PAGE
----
• Warcraft 'verse's technology is roughly at pre-industrial level, where guns are getting common, but swords and bows are still viable. However, the range of technology available is quite large. Rock axes can down demonic Humongous Mecha, and Death Rays can be used against ancient evil gods. And the dimension-hopping giants that ride around in spaceships.
  • Septerra Core wandered back and forth between the two, blending such elements as Steampunk technology, magic fueled by the planet itself, genetic engineering and a pantheon of gods.
  • The Ar tonelico series features girls who control magical powers with their songs and goddesses who control the giant towers that humanity has been forced to live in after a disaster destroyed the world's land. The backstory of the series reveals that this disaster was caused by the technology of a highly advanced civilization. The towers themselves were built by these civilizations. The villain in the first game invades the tower's systems with viruses that can take physical form and possess many of the tower's robot guardians. The magic wielding girls themselves are actually an artificial race designed to use magical powers based on the intricate principles of "wave science."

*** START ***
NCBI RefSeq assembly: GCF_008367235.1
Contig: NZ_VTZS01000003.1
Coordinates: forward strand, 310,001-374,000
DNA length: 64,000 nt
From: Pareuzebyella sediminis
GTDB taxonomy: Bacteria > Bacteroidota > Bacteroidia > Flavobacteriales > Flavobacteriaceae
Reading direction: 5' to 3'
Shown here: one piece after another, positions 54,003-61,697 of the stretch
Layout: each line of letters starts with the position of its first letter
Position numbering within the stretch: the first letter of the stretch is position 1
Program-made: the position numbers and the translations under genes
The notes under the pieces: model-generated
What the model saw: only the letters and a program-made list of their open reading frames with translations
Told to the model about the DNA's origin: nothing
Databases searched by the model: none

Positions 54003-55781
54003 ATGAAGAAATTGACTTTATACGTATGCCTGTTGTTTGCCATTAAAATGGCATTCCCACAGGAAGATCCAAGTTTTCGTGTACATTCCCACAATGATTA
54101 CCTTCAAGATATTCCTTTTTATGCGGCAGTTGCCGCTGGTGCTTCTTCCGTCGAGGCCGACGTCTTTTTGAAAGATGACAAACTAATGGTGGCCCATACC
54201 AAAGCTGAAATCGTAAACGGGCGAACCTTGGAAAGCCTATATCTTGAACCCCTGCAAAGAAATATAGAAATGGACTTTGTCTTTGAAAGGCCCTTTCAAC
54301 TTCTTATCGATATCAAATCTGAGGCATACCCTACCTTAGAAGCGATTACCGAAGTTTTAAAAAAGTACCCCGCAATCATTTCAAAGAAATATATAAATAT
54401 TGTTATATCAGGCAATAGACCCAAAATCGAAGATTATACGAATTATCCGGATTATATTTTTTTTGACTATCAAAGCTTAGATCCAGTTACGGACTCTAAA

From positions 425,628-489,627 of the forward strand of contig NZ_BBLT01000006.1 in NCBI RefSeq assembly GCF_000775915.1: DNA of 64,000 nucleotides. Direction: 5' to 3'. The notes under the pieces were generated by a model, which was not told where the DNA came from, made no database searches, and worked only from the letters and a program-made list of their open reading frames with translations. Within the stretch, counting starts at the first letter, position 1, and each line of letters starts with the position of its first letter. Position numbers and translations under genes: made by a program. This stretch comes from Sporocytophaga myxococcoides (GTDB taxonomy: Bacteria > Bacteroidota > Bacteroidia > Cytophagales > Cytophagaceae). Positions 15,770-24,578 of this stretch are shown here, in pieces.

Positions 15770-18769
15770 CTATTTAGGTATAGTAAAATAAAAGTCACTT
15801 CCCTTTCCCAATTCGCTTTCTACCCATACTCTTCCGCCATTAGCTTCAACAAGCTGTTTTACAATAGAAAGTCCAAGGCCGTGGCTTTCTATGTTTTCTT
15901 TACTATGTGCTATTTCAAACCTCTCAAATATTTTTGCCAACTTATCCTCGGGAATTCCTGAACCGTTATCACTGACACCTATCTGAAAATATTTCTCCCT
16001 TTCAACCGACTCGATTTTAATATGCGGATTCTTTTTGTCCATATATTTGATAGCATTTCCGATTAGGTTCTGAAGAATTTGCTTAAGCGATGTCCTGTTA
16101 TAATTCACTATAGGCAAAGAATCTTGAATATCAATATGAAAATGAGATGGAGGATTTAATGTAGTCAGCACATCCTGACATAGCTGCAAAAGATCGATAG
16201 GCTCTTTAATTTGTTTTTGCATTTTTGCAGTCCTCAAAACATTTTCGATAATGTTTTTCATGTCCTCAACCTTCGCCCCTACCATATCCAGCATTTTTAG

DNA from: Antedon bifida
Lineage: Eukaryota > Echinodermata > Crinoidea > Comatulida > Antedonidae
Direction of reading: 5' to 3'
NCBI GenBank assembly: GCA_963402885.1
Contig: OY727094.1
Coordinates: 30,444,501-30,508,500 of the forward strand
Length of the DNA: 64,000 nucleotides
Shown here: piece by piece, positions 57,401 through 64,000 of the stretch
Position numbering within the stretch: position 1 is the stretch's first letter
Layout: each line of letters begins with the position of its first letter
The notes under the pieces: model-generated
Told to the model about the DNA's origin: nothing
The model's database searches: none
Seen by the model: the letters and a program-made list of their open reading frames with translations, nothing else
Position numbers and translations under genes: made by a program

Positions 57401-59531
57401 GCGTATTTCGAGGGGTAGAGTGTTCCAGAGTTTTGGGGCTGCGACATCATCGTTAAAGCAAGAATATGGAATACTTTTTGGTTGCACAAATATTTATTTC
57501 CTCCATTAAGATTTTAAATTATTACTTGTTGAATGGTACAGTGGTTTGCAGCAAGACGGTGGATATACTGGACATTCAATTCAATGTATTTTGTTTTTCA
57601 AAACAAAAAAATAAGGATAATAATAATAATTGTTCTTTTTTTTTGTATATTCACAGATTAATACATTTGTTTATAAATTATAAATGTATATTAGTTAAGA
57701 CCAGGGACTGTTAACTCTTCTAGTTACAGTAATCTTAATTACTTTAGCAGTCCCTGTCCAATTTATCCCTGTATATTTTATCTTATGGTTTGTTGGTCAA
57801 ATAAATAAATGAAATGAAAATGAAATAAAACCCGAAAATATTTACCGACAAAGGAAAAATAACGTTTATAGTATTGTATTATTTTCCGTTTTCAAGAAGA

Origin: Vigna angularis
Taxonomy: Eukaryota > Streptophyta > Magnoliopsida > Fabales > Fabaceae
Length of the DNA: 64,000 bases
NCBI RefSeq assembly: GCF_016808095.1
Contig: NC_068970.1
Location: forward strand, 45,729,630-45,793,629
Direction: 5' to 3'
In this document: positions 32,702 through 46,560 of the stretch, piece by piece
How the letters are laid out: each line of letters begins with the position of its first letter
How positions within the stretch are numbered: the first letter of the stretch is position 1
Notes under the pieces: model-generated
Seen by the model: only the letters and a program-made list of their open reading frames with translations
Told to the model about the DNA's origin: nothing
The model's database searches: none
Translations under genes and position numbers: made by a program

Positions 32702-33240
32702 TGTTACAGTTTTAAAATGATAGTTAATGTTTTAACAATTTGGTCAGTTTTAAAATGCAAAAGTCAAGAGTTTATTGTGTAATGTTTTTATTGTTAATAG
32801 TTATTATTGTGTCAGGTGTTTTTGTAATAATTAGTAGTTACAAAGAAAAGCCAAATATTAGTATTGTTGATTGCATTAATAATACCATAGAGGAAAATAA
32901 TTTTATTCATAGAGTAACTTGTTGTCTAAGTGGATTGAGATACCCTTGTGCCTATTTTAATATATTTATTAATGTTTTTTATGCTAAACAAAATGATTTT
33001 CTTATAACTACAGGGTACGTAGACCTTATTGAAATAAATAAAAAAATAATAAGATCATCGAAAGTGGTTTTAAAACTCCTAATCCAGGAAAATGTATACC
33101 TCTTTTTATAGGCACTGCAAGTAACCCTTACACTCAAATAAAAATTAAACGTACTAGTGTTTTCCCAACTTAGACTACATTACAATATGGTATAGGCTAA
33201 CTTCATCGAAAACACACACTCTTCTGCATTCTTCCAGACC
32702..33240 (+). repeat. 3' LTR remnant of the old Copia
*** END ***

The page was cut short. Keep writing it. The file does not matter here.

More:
• Doom features an invasion by demons from hell ... thwarted by a space marine on Mars with a plasma rifle.
    • Demons with cybernetic implants. One of them is called Cyberdemon.
  • The Mortal Kombat universe also combines elements of both science-fiction (cyborgs, advanced weaponry, parallel dimensions, spaceships) and fantasy (magic, dragons, gods, demons).
  • Arcanum: Of Steamworks and Magick Obscura is a mixture of more specific genres: High Fantasy and Steampunk. The overarching story is fantasy epic, set in a more dystopian land that includes race and class conflict and the growing pains of an industrializing society as themes. Magic vs. technology is less a war than an ideological clash that can at least find common ground in its goals if not its practical methods.
  • Metro 2033 takes place in a fairly standard Grimdark version of After the End, with hostile mutants, scattered human survivors, and a climax that involves using pre-cataclysmic weapons. There are also enough murderous ghosts for one of the characters to have a theory on them (Heaven, Hell, and Purgatory were also atomized), including a bona fide Afterlife Express.